Rav Chaim then writes that perhaps the rule of "Na'aseh ke'Mi she'Nechkerah Edusan b'Veis Din" does not apply to the requirement for Derishah v'Chakirah, because Derishah v'Chakirah is not an aspect of the testimony itself. Rather, it is an aspect of the way the court relates to the testimony. Nevertheless, Derishah v'Chakirah is still not required of witnesses who sign a Shtar, because their testimony does not have to be accepted by the court in order to make the Shtar valid. This is because there is no need for a formal "Kabalas Edus," and therefore the testimony on a Shtar does not need Derishah v'Chakirah in Beis Din.

Why, then, does the Gemara assert that a Shtar Me'uchar should not be valid if we require Derishah v'Chakirah? The reason is because a Shtar Me'uchar not only lacks Derishah v'Chakirah, but the testimony has been *contradicted* with regard to the Chakiros, because the witnesses say that the event took place on one day and others say that it did not take place on that day. If cases of Dinei Mamonos require Derishah v'Chakirah, then this contradiction should invalidate the Shtar. The Gemara answers that the Rabanan removed the need for Derishah v'Chakirah, and therefore the Shtar is valid even if there is a contradiction in the Chakiros. With regard to a document of Get or Kidushin which has no date written in it, the Shtar would be valid even mid'Oraisa, since it is "ke'Mi she'Nechkerah Edusan b'Veis Din," or because it does not require "Kabalas Edus."

(This answer requires elucidation. If the testimony of the witnesses who signed the Shtar is considered to be *contradicted* by the new set of witnesses who say "We were with the signers all that day and they didn't sign," how then can we protect the signers by saying that the Shtar was Me'uchar? Even the signers themselves would not be able to say that the Shtar was Me'uchar if it is considered to be a *contradiction* to their original testimony, since it would be considered "Chozer u'Magid." See previous Insight - M. Kornfeld)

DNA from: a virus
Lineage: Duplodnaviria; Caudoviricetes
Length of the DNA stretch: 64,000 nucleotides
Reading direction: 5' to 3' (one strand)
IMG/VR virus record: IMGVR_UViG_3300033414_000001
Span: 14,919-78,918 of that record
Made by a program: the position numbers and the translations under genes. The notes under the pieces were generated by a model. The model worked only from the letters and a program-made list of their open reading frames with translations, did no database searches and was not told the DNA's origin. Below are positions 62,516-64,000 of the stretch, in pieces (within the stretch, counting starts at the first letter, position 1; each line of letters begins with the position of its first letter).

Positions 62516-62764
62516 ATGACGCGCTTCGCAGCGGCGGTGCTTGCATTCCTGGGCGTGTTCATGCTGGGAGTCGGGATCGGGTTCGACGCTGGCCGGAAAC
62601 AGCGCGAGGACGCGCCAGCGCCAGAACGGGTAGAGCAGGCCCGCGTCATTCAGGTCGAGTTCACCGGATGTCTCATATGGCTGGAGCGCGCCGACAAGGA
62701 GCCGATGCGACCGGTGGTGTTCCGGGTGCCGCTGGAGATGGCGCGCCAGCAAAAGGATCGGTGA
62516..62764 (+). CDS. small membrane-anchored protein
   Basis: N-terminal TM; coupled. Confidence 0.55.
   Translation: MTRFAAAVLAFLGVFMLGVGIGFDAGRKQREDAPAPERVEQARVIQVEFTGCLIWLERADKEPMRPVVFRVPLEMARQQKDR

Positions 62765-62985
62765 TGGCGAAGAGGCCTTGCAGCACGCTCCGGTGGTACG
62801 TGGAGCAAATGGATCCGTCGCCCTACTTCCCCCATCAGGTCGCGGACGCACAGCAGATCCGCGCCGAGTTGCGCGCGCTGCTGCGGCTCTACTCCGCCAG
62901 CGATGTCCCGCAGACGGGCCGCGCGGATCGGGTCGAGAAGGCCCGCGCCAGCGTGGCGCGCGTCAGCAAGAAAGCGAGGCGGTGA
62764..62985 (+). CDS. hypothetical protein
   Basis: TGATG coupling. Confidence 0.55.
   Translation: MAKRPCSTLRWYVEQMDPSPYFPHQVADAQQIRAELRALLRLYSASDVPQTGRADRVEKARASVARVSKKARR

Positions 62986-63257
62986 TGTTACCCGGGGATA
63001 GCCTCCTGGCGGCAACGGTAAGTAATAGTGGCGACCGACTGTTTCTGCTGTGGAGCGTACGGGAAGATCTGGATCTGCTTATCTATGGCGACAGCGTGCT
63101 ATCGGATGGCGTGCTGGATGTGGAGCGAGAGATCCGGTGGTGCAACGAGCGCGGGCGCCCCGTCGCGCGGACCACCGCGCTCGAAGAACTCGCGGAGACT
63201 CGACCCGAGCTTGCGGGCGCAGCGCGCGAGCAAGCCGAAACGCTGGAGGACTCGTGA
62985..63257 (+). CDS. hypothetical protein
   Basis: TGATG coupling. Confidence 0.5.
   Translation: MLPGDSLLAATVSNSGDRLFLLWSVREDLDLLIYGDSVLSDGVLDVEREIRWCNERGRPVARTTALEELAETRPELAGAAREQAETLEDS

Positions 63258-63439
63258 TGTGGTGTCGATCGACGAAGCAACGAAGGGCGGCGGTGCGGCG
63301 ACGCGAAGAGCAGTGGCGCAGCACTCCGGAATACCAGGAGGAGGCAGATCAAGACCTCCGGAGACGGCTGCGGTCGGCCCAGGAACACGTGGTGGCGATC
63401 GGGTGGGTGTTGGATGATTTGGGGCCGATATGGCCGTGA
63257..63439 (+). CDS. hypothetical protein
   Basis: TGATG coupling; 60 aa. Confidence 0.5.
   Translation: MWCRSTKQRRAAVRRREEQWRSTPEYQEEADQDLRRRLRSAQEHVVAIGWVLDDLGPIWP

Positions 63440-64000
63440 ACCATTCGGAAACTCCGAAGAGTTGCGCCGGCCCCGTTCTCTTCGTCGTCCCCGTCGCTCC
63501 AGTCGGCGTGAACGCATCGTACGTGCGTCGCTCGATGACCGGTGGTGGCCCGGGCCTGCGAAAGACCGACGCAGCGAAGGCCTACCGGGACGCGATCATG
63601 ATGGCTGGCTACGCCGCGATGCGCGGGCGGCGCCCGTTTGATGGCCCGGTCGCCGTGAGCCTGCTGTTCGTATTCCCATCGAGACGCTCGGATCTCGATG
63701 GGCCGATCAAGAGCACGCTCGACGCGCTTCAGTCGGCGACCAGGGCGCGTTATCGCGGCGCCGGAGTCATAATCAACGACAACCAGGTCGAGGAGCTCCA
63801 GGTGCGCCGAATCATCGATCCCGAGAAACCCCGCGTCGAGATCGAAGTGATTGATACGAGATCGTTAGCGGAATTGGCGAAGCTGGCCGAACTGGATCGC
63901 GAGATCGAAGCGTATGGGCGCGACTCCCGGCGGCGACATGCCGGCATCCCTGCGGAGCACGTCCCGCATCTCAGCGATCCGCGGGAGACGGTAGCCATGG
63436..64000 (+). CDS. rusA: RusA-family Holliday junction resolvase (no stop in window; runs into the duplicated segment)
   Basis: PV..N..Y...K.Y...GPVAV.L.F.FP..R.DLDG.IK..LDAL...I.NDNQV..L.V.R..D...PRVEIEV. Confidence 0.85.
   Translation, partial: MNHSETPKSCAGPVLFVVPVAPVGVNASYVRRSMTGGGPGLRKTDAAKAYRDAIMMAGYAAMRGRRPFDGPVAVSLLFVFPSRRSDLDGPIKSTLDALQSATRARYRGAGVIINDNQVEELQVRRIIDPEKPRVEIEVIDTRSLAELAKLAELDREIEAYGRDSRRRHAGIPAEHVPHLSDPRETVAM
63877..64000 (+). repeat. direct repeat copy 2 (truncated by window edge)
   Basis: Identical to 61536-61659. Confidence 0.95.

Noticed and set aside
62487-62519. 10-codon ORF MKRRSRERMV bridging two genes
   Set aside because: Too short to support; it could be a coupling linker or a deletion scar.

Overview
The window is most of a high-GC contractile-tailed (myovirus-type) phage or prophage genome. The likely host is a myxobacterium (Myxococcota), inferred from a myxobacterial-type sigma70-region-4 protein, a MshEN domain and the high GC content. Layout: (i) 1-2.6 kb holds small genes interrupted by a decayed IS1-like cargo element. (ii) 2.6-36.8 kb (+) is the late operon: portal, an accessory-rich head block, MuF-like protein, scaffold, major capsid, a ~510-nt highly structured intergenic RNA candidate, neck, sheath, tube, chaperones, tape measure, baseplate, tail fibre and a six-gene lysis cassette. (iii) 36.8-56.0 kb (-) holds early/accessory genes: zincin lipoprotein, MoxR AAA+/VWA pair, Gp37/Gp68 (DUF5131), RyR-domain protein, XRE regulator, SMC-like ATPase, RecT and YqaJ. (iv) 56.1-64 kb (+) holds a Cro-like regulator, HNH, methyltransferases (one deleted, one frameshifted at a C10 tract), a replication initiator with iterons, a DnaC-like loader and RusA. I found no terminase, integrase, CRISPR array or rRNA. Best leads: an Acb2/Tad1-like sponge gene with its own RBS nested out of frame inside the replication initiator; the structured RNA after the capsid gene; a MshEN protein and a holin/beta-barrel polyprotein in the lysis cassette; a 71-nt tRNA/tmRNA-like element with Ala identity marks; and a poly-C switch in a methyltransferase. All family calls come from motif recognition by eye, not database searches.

However, Rav Chaim ha'Levi points out that this answers the question only according to the RAMBAN cited by the SEFER HA'TERUMOS (29:2), who writes that even contradiction in matters of the Chakiros does not invalidate testimony in cases of Dinei Mamonos. However, the RAMBAM (Hilchos Edus 3:3) rules that even after the Takanah d'Rabanan, when we do not require Chakiros for Dinei Mamonos, we invalidate testimony for Dinei Mamonos if the witnesses contradict themselves in matters of Chakiros. According to the Rambam, it is clear that the Gemara considers a Shtar Me'uchar to be *lacking* Derishah v'Chakirah, and not as being *contradicted* by Derishah v'Chakirah.